YELLOW WOODSORREL LADY'S SORREL
(Oxalis stricta) Wood-sorrel family
Flowers - Golden, fragrant, in long peduncled, small, terminal
groups. Calyx of 5 sepals; corolla of 5 petals, usually reddish
at base; stamens, 10; 1 pistil with 5 styles; followed by slender
pods. Stem: Pale, erect, 3 to 12
in. high, the sap sour. Leaves:
Palmately compound, of 3 heart-shaped, clover-like leaflets on
Preferred Habitat - Open woodlands, waste or cultivated soil,
Flowering Season - April-October.
Distribution - Nova Scotia and Dakota westward to the Gulf of
An extremely common little weed, whose peculiarly sensitive
leaves children delight to set in motion by rubbing, or to chew
for the sour juice. Concerning the night "sleep" of wood-sorrel
leaves and the two kinds of flowers these plants bear, see the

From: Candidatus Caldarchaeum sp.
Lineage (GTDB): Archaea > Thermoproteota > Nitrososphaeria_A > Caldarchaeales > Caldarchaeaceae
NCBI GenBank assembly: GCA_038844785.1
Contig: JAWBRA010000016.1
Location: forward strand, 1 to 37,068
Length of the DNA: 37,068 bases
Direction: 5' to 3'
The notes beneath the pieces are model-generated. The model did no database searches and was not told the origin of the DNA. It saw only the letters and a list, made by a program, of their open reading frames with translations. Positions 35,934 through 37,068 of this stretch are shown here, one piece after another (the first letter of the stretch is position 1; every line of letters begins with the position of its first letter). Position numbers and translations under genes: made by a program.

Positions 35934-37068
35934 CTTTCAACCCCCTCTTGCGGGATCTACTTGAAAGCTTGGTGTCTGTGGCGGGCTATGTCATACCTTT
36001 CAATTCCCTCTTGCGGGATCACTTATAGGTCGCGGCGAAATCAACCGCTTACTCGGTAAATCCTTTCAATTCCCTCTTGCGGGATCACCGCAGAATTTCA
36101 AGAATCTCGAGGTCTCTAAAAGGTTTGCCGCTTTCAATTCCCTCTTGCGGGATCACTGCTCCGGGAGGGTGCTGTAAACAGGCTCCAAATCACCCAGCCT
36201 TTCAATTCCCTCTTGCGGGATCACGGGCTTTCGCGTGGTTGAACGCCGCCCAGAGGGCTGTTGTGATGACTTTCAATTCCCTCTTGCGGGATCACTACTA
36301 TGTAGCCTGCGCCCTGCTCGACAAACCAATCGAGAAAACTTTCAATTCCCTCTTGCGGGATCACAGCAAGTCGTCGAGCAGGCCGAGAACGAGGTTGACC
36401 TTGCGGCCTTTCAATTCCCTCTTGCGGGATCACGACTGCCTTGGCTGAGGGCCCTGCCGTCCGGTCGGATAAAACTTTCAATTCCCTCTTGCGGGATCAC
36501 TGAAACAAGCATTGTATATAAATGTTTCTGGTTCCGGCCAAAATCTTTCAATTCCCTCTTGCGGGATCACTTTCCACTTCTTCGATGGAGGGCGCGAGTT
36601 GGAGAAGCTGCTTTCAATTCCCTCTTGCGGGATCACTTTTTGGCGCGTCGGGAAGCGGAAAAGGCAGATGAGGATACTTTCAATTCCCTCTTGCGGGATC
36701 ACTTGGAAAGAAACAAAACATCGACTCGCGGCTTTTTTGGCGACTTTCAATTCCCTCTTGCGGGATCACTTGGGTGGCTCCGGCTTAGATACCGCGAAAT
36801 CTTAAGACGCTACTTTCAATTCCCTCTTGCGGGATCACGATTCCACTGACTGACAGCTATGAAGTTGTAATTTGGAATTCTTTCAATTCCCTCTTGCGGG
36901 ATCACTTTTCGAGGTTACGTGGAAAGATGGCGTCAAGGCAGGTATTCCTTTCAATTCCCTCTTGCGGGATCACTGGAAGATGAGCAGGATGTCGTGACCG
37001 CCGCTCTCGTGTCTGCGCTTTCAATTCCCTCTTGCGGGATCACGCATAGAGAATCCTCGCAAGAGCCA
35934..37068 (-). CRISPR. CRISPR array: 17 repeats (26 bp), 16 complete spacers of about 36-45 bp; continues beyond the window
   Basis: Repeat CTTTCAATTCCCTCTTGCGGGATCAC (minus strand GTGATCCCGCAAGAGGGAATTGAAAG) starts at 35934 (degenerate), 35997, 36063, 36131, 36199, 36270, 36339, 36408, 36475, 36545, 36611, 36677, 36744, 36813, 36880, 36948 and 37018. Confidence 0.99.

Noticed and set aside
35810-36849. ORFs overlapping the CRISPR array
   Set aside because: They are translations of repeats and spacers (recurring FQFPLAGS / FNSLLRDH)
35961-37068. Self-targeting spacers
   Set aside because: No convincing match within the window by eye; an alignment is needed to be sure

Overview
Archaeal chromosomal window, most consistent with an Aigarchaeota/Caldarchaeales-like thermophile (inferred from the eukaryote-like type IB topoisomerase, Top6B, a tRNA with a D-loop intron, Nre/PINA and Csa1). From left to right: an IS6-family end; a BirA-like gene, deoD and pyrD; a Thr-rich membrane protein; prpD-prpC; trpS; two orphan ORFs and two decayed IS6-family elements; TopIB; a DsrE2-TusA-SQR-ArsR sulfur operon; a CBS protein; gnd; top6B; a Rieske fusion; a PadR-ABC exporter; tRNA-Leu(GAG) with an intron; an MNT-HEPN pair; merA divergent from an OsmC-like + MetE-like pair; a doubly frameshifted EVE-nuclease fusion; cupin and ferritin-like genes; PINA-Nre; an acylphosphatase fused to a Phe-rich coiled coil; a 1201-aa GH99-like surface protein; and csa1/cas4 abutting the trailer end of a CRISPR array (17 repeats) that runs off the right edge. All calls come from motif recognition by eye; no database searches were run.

white and violet wood-sorrels.
WILD or SLENDER YELLOW FLAX
(Linum Virginianum) Flax family
Flowers - Yellow, about 1/3 in. across, each from a leaf axil,
scattered along the slender branches. Sepals, 5; 5 petals, 5
stamens. Stem: 1 to 2 ft. high, branching, leafy. Leaves.
Alternate, seated on the stem; small, oblong, or lance-shaped, 1
Preferred Habitat - Dry woodlands and borders; shady places.
Flowering Season - June-August.
Distribution - New England to Georgia.
Certainly in the Atlantic States this is the commonest of its
slender, dainty tribe; but in bogs and swamps farther southward
and westward to Texas the RIDGED YELLOW FLAX (L. striatum), with
leaves arranged opposite each other up to the branches and an
angled stem so sticky it "adheres to paper in which it is dried,"
takes its place.
"Blue were her eyes as the fairy flax,"
wrote Longfellow, as if blue flax were a familiar sight on this
side of the Atlantic. The charming little European plant (L.
usitatissimum), which has furnished the fiber for linen and the
oily seeds for poultices from time immemorial, is only a fugitive
from cultivation here. Unhappily, it is rarely met with along the
roadsides and railways as it struggles to gain a foothold in our
waste places. Possibly Longfellow had in mind the blue toad flax
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